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Budget chief Lew says there's still time to avert U.S. default; Lawmakers respond to Brooks arrest

posted 17 Jul 2011, 09:32 by Sam Mbale   [ updated 17 Jul 2011, 09:35 ]

As debt negotiations remain at an impasse, the White House Budget chief warns that the consequences would be "dire" if the U.S. Congress doesn't raise the debt ceiling. Also on the radar for the U.S. Congress is the possibility of an investigation into whether the alleged hacking scandal surrounding Rupert Murdoch's UK newspaper business extends to his holdings in the U.S.


White House budget director Jack Lew said on Sunday (July 17) there was still time to clinch a major deficit reduction deal and he was confident that congressional leaders know a U.S. debt default is not an option.

With time running short, President Barack Obama and lawmakers were struggling for ways to lift the debt ceiling and reduce the deficit as an Aug. 2 deadline to prevent a default draws dangerously close.

"If we don't raise the debt ceiling, we won't be able to pay our bills in August," said Lew. "And that has dire consequences."

Lew, appearing on NBC's Sunday morning talk show "Meet the Press" to push Obama's case for a sweeping deficit reduction deal along with the debt ceiling increase, said talks require leadership on "both sides."

"There's still time to get something big done," said Lew. "The president has made it clear he wants to do something substantial."

Obama's call for a $4 trillion deficit reduction deal snagged when Republicans in Congress rejected his demand that tax increases on the wealthy be part of the plan.

Congress must raise the $14.3 trillion limit on U.S. borrowing by Aug. 2 or the government will run out of money to pay its bills, causing turmoil in global financial markets and potentially forcing the United States into another recession.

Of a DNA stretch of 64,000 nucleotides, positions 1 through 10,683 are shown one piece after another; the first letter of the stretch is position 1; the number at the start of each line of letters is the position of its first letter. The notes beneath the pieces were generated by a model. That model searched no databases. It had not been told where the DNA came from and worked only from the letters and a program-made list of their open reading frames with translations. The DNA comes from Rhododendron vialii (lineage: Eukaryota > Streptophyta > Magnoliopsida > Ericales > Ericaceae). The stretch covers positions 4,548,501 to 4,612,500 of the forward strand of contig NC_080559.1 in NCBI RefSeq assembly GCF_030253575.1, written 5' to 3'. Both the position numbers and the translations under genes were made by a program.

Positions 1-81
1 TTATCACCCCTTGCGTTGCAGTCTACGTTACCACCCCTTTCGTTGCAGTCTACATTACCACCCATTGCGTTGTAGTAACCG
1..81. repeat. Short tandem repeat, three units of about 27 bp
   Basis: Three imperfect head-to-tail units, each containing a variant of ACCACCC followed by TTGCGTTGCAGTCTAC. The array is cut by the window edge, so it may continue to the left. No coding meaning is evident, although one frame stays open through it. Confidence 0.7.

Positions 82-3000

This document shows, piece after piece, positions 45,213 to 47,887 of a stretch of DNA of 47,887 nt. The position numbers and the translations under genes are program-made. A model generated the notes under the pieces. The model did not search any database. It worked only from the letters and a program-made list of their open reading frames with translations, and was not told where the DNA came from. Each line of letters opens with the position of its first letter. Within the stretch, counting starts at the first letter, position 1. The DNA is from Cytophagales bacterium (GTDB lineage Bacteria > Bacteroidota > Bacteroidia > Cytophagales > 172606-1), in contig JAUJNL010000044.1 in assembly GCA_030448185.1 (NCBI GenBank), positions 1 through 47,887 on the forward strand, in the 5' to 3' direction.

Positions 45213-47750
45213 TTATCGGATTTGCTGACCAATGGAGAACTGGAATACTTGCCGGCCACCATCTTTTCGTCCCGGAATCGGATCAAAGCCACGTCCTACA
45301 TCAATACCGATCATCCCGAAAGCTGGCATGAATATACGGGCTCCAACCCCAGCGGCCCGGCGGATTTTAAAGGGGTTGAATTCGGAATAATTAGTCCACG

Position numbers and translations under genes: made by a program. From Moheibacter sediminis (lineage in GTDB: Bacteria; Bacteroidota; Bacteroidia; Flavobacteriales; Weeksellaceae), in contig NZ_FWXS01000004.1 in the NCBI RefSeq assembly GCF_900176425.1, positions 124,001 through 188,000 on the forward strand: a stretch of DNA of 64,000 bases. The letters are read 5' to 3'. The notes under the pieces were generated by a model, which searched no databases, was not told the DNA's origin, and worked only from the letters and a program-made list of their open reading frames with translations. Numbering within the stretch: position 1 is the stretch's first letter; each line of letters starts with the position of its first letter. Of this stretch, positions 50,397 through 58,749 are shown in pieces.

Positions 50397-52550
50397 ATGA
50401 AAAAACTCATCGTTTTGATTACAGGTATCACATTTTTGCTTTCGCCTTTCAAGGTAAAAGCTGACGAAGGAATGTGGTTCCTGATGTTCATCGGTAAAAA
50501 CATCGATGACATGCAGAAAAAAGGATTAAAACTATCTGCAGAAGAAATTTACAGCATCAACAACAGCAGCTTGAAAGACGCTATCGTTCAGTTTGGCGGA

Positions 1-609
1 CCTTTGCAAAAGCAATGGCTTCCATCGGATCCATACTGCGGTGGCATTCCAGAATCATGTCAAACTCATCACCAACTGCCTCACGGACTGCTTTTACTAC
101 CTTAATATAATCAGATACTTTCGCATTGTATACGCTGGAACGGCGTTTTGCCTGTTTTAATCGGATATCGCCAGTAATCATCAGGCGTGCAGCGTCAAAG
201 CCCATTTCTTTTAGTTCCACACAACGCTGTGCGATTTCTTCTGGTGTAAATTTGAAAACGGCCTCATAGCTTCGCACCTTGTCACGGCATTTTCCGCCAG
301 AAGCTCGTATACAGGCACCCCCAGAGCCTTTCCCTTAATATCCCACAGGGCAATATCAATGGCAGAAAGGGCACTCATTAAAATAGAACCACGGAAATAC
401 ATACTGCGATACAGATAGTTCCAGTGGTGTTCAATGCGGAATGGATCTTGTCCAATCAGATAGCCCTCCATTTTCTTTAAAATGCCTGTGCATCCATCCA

Ratings agencies Moody's and Standard & Poor's have signaled they may cut the gold-plated U.S. credit rating if the borrowing limit is not raised and deficit-reduction measures are not laid out.

Meanwhile, U.S. lawmakers couldn't even agree on whether Congress should raise an investigation into the hacking scandal surrounding Rupert Murdoch's UK newspaper business News International, the British unit of Rupert Murdoch's News Corp.

When asked to weigh in on the arrest of Rebekah Brooks, former head of News International, the British unit of Rupert Murdoch's News Corp., Democratic Senator Dick Durbin called for both Congress and the FBI to investigate.

"What's going on in England is startling -- to think the extent they went to to break the law to try to report a story," said Durbin.

But Republican Senator Jim DeMint disagreed, saying Congress needs to focus on the debt reduction plan.

"We need to handle our own business for a change," said DeMint.

Rebekah Brooks quit as head of News International on Friday (July 15), but has denied she knew of the alleged hacking of thousands of phones. She was arrested on Sunday (July 17).

Politicians from Australia to the United States are demanding to know if similar abuses occurred elsewhere in Murdoch's global media business.